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4. Posner GD, Clark ML, Grant VJ. Simulation in the clinical setting: towards a standard lexicon. Adv Simul (Lond) 2017;2:15. https://doi.org/10.1186/s41077-017-0050-5
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5. Accreditation Council for Education in Nutrition and Dietetics. Future education model standards for accredited graduate programs in dietetics. Chicago (IL): Academy of Nutrition and Dietetics; 2019.

6. Accreditation Council for Education in Nutrition and Dietetics. Crosswalk of knowledge and competency statements for CP, DI, DPD, FDE, IDE programs. Chicago (IL): Academy of Nutrition and Dietetics; 2016.

7. White JV, Guenter P, Jensen G, Malone A, Schofield M; Academy Malnutrition Work Group; A.S.P.E.N. Malnutrition Task Force; A.S.P.E.N. Board of Directors. Consensus statement: Academy of Nutrition and Dietetics and American Society for Parenteral and Enteral Nutrition: characteristics recommended for the identification and documentation of adult malnutrition (undernutrition). JPEN J Parenter Enteral Nutr 2012;36:275-283. https://doi.org/10.1177/0148607112440285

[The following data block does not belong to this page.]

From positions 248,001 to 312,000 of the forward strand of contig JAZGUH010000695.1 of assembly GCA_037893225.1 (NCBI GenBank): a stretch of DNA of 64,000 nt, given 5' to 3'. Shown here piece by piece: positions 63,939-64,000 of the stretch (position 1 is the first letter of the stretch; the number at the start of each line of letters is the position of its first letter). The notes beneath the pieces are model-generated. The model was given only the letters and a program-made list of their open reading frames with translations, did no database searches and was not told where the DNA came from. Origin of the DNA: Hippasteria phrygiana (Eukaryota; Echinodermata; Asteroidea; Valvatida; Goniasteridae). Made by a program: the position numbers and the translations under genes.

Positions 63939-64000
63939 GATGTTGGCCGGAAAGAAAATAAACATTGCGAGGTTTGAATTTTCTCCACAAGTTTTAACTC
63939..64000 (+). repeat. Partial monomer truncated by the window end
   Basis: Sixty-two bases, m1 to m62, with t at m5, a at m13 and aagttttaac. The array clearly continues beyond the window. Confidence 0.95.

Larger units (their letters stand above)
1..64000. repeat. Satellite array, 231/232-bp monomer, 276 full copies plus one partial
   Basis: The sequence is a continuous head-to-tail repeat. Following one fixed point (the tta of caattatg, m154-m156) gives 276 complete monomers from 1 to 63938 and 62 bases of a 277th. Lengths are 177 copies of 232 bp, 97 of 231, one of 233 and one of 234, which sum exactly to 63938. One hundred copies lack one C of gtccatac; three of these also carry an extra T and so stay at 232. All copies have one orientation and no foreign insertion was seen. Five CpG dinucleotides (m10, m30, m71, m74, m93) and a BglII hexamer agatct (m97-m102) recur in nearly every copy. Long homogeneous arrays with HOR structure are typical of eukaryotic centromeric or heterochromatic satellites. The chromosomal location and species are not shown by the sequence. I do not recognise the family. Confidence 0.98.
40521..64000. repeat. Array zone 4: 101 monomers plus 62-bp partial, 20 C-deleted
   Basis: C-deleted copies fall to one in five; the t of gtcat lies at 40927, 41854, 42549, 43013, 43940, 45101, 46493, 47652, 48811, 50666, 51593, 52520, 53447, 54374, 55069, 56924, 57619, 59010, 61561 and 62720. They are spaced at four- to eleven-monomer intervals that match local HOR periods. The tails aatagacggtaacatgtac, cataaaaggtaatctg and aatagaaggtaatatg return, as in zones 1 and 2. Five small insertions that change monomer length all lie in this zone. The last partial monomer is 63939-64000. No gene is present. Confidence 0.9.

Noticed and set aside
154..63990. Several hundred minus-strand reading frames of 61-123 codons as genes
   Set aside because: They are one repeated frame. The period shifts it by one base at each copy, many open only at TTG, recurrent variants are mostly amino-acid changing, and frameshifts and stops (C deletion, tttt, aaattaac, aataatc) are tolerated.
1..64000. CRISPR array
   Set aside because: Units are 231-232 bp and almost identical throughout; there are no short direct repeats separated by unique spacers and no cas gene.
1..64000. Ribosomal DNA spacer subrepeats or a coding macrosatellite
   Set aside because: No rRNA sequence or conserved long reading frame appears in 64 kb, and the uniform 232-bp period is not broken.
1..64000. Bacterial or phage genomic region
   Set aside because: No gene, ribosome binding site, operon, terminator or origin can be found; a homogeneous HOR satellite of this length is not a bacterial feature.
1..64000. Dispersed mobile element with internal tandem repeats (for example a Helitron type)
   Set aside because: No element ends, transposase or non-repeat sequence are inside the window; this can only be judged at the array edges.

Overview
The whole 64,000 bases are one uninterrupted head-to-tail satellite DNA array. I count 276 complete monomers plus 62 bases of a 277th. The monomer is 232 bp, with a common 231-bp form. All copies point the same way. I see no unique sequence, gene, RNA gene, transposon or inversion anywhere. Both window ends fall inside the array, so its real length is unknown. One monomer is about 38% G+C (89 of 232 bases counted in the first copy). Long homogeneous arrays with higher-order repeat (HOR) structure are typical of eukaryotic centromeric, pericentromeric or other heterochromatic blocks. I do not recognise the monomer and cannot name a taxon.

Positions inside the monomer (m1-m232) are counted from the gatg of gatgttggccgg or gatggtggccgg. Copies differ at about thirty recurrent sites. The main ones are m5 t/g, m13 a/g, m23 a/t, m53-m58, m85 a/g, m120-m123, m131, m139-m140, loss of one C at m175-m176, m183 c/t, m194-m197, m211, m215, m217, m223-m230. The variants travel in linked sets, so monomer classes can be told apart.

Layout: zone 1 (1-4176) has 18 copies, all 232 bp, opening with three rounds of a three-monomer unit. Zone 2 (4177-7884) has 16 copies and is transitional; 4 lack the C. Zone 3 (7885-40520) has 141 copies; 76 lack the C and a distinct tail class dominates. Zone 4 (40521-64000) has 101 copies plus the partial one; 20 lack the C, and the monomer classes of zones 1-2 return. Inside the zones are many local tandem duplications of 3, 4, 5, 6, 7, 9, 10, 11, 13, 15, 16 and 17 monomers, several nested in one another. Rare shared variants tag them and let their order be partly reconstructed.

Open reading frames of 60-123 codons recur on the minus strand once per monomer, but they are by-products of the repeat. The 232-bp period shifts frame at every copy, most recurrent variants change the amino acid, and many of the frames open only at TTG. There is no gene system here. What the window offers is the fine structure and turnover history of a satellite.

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8. Griswold K, Rogers D, Sauer KL, Kellogg Leibovitz P, Finn JR. Entry-level dietetics practice today: results from the 2015 commission on dietetic registration entry-level dietetics practice audit. J Acad Nutr Diet 2016;116:1632-1684. https://doi.org/10.1016/j.jand.2016.08.003
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9. Esper DH, Pohle-Krauza RJ, Leson SM. Nutrition focused physical assessment: preceptors’ education, application and perceived barriers. J Am Diet Assoc 2010;110:A32. https://doi.org/10.1016/j.jada.2010.06.118
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10. Kidd JL, Radler DR, Brody RA, Parrott JS. Nutrition focused physical assessment (NFPA) teaching practices in accreditation council for education in nutrition and dietetics (ACEND)-accredited dietetic internships and coordinated programs (DIs/CPs). J Acad Nutr Diet 2012;112:A23. https://doi.org/10.1016/j.jand.2012.06.077
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11. Mordarski B. Nutrition-focused physical exam hands-on training workshop. J Acad Nutr Diet 2016;116:868-869. https://doi.org/10.1016/j.jand.2016.03.004
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12. Mordarski BA, Hand RK. Patterns in adult malnutrition assessment and diagnosis by registered dietitian nutritionists: 2014-2017. J Acad Nutr Diet 2019;119:310-322. https://doi.org/10.1016/j.jand.2018.07.010
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13. Moulder C. Nutrition-focused physical exam training by a peer champion increases use of and perceived confidence and comfort in physical exam. J Acad Nutr Diet 2018;118:A23. https://doi.org/10.1016/j.jand.2018.06.267